It’s easy to conserve water, save money, and protect the environment at the same time.
In the Bathroom
- Turn off the tap while shaving or brushing your teeth.
- Take shorter showers! Showers generally use less water than baths. (A 10 min shower uses approx. 25 gallons of water, while a full bathtub takes approx. 80 gallons to fill. )
Try this fun water calculator to see how much water you use!
In the Kitchen
- Stopper the sink or use a wash basin if washing dishes by hand, or when rinsing fruits and vegetables.
- Use leftover water from rinsing fruits and vegetables, or from half-empty glasses (or bottles) of water, to give your houseplants a drink.
- Make sure that the dishwasher is fully loaded before running it.
- Scrape food from your plate instead of rinsing it, before loading into the dishwasher.
- Keep a pitcher of drinking water in the refrigerator instead of letting the faucet run until the water is cool.
- Thaw food in the refrigerator, rather than using a running tap of hot water.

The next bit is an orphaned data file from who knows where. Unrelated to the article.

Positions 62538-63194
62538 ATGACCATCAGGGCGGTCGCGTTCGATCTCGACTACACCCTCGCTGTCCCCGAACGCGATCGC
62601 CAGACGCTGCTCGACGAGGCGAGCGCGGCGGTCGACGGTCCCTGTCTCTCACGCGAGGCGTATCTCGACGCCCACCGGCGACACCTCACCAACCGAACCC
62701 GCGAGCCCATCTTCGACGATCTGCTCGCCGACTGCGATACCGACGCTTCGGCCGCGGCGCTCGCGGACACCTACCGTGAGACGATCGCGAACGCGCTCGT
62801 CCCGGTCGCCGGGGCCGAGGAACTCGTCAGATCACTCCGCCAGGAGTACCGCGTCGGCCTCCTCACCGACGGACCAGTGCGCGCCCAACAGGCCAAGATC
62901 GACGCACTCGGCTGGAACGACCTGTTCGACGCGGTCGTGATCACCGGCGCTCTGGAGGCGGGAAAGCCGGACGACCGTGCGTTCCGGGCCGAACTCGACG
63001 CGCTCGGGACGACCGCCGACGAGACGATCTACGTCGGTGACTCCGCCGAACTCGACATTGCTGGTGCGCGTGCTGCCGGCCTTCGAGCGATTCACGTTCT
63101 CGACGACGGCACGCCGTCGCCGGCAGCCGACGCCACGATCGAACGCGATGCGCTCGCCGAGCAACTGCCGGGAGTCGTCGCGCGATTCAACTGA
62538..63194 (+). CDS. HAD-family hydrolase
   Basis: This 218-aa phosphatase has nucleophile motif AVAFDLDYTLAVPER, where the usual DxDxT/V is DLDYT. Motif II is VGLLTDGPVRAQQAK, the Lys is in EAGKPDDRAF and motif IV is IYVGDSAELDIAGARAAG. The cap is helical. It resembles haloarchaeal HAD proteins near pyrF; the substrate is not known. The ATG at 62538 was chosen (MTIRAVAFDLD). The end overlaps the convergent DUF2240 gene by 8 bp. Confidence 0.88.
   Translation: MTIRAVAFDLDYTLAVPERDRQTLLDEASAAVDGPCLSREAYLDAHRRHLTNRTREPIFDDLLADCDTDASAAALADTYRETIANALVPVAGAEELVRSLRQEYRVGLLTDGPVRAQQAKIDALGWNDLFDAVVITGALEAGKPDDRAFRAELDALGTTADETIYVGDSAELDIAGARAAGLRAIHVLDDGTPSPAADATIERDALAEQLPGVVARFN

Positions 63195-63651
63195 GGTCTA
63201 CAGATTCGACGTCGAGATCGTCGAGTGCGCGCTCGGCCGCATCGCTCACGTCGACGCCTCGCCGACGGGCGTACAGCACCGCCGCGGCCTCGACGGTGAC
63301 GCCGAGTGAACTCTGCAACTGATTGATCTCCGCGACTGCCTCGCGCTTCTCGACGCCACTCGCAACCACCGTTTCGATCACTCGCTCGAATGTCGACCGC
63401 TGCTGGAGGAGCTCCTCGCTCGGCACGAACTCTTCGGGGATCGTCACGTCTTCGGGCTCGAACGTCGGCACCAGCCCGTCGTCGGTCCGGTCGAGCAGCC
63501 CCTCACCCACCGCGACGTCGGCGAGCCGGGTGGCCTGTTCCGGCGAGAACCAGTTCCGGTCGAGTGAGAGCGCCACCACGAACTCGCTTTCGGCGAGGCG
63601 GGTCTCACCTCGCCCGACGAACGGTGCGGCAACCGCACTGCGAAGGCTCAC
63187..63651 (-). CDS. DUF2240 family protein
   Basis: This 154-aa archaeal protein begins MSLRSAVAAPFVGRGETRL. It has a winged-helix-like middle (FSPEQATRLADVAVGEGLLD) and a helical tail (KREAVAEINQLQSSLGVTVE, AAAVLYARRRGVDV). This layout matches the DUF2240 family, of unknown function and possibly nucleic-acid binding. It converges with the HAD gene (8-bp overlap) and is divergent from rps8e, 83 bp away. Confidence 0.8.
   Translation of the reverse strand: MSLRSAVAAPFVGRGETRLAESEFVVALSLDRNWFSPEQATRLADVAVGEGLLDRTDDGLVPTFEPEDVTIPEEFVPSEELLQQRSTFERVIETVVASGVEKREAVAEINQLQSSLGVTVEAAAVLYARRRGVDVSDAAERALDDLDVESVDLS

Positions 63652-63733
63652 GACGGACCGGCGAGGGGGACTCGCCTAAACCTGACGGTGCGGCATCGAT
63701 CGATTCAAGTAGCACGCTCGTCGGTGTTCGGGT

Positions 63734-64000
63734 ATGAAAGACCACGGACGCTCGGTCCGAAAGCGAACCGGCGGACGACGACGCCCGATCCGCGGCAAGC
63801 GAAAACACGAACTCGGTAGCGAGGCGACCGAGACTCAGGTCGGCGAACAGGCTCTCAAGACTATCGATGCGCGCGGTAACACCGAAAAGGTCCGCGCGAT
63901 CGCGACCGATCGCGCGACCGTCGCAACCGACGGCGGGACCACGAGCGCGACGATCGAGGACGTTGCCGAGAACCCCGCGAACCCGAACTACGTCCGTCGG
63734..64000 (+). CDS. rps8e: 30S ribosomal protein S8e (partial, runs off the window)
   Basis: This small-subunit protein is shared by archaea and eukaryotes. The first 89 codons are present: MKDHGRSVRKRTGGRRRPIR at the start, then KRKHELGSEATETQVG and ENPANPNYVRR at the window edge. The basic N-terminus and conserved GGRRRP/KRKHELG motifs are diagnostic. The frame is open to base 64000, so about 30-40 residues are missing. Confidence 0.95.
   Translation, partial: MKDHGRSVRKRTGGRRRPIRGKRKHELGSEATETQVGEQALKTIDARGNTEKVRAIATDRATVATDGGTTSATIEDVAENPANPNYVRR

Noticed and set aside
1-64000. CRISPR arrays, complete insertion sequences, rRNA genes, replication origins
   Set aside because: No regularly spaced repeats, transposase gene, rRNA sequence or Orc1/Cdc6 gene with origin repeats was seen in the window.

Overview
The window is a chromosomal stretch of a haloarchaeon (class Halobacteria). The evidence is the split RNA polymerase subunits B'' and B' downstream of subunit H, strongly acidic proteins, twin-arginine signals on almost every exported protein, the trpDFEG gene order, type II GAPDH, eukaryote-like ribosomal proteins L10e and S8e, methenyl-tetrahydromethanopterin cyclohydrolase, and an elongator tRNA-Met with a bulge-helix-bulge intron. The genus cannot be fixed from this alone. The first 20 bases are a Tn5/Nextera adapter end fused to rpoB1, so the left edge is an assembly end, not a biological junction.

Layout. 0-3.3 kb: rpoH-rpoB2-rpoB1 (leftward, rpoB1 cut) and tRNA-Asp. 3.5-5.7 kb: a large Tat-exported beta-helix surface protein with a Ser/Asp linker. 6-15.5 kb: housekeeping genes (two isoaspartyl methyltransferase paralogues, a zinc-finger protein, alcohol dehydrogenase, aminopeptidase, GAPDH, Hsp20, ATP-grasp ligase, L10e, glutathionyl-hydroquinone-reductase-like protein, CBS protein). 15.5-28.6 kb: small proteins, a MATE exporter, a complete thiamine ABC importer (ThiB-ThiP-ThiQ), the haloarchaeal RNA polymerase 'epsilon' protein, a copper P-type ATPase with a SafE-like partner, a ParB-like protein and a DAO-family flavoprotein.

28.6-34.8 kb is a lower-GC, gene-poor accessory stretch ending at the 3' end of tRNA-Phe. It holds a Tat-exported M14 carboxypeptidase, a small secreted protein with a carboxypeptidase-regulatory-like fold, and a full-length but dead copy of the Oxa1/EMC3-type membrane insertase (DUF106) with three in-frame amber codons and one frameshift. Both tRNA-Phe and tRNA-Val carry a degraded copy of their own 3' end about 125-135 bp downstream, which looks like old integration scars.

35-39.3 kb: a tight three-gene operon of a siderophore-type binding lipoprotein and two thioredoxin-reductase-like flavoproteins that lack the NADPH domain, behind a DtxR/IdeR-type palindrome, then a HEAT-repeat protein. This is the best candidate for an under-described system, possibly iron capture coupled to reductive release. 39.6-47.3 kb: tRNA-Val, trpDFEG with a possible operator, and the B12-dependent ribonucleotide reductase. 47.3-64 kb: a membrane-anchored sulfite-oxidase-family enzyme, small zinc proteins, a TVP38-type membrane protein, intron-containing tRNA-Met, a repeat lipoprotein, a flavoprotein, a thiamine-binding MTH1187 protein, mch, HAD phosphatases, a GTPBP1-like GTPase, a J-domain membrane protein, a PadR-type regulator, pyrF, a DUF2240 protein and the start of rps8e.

- Add food wastes to your compost pile instead of using the garbage disposal.
Print out this water conservation checklist and see how many actions you can take!
In the Laundry Room
- Wash only full loads of laundry or use the appropriate water level or load size selection on the washing machine.
- Upgrade to a water-efficient clothes washer, which typically uses half the amount of water of “traditional” top-loading washers. (Older washers use approx. 40 gallons of water for a full load, compared to approx. 17 gallons for a newer model.)
- Always obey town water restrictions. Don’t irrigate lawns, play in sprinklers, or wash cars when water is in short supply.
- Landscape with native, drought tolerant plants. You’ll save water, money, and time!
- Use pistol-grip nozzles on all hoses and always turn off the faucet tightly to prevent leakage.
- Sweep driveways, sidewalks, and steps rather than hosing off.
- Wash the car with water from a rain barrel or bucket, or use a commercial car wash that recycles water.
- If you have a pool, use a cover to reduce evaporation when the pool is not being used.
- When it comes to lawn irrigation:
- Pay attention to weather reports. One inch of rain a week is enough to keep a lawn green.
- If you are irrigating your lawn, do it in the early morning or late afternoon to prevent evaporation.
- Avoid watering on windy days. Water evaporates more quickly when it’s windy.
- Don’t irrigate sidewalks or driveways. Adjust the spray of your irrigation nozzles to make sure that water is being distributed on your lawn.